Morgan: The secret in any business is having a good idea and having good people to execute on it. And you better have enough money to execute on your ideas. Any of those areas are great points of failure. People have ideas that really aren’t practical. They try to deploy a good idea with bad people. They deploy a good idea with good people and no money.

Or they get it all figured out, and then the next thing is they don’t have a clue how they’re really going to be able to afford to distribute it and engage their target audience. That’s the other area that is so fraught with failure. You have a great idea. You build a prototype. It works. Everybody says they love it, but now you need to find a few hundred thousand or a few million customers, and that gets hard sometimes.

Knowledge at Wharton: It had to be a challenge for First Orion to make those connections with the telecom companies to be able to reach all of those customers.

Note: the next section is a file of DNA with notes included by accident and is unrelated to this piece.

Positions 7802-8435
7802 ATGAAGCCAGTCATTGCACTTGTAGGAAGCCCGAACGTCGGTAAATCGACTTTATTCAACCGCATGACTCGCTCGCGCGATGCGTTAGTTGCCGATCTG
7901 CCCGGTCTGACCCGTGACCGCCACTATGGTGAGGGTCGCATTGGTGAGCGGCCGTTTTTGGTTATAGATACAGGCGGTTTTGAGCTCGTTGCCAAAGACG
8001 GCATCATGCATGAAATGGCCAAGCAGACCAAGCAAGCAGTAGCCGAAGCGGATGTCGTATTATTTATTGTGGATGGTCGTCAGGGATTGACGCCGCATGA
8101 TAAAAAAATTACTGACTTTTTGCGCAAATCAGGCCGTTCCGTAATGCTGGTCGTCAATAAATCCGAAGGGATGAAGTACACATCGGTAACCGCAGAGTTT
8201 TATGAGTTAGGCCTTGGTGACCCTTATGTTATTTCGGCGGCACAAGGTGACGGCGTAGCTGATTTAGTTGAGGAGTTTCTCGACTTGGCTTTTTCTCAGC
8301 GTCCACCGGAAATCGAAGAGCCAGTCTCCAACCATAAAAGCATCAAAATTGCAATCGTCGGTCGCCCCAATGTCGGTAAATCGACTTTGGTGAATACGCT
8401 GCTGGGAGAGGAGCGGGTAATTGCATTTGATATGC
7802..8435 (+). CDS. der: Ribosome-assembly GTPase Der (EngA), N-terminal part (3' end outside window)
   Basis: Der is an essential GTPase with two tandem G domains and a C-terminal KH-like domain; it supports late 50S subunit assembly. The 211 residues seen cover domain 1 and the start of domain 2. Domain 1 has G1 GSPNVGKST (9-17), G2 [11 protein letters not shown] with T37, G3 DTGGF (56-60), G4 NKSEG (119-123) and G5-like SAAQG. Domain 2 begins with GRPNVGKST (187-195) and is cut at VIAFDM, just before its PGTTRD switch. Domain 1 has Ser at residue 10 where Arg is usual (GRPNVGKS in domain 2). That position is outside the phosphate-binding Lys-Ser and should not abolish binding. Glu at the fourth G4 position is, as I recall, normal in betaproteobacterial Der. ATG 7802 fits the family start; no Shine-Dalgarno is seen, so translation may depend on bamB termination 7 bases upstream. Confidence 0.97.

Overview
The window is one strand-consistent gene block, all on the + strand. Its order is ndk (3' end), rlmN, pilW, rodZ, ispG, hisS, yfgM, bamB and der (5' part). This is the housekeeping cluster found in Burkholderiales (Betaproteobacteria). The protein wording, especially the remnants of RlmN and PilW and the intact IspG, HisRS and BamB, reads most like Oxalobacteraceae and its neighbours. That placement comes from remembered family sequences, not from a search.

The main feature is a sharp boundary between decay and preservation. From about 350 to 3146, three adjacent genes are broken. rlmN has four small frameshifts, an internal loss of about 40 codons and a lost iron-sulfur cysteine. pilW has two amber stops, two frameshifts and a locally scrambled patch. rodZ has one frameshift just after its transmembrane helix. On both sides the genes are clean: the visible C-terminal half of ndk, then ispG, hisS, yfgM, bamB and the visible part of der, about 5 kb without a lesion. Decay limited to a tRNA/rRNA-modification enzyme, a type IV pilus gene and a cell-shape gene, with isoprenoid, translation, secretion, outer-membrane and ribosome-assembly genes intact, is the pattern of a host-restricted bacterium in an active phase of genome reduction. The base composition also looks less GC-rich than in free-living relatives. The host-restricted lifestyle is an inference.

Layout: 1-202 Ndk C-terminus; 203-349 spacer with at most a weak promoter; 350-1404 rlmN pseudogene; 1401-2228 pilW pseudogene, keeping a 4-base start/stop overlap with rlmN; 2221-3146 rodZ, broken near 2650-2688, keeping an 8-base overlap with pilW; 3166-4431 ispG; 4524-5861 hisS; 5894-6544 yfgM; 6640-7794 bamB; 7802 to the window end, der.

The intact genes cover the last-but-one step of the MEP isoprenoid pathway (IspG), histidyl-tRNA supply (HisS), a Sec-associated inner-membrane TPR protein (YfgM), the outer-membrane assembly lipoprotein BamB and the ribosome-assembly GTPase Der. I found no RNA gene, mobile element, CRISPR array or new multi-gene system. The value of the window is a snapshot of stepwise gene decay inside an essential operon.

Morgan: It is really hard to get into the telecom industry, particularly. I spent a lot of money early on trying to establish our brand without going through the carriers. Not that we ever stopped looking at going to carriers, but it was just so hard. Can you imagine a little company from Little Rock, Ark., going to AT&T and Verizon and saying, “Hey, we can solve all your scamming and call blocking problems and robocalling problems?” They’d look at you like you had two heads. It was very difficult to establish that we did have better technology. We could show them data, and to their credit they would often listen. But our chance of getting inside their network to do what we needed to do, it was virtually not going to happen.